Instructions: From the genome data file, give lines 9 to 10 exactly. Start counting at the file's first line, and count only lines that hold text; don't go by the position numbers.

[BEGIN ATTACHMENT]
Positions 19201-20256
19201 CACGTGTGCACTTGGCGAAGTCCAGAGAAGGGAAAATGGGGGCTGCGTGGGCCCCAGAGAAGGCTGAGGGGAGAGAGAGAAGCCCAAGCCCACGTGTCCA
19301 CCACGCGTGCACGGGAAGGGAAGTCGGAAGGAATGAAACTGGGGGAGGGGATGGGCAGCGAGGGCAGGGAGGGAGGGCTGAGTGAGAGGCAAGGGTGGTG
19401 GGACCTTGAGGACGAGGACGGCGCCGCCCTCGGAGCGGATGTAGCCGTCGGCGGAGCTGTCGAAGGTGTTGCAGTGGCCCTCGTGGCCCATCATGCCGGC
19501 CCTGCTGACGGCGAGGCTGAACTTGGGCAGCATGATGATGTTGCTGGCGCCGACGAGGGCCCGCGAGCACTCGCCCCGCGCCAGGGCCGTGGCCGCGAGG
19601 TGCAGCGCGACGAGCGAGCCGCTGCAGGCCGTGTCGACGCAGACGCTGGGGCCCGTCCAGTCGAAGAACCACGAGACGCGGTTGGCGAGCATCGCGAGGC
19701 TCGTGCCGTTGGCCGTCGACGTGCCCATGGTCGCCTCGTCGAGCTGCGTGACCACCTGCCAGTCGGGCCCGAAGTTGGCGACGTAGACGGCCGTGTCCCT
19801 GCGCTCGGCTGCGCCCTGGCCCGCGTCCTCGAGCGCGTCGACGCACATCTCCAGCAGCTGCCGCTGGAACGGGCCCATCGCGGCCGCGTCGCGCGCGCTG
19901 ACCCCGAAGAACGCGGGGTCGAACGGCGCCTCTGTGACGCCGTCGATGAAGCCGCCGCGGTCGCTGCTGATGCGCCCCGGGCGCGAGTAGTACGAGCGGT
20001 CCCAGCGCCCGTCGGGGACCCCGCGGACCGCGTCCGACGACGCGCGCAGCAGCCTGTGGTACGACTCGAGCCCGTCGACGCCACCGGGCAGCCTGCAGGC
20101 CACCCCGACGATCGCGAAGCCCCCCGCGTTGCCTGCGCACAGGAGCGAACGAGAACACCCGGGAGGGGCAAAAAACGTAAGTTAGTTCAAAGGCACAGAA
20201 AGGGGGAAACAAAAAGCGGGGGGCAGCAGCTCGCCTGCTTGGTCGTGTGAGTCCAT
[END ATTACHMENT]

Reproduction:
19901 ACCCCGAAGAACGCGGGGTCGAACGGCGCCTCTGTGACGCCGTCGATGAAGCCGCCGCGGTCGCTGCTGATGCGCCCCGGGCGCGAGTAGTACGAGCGGT
20001 CCCAGCGCCCGTCGGGGACCCCGCGGACCGCGTCCGACGACGCGCGCAGCAGCCTGTGGTACGACTCGAGCCCGTCGACGCCACCGGGCAGCCTGCAGGC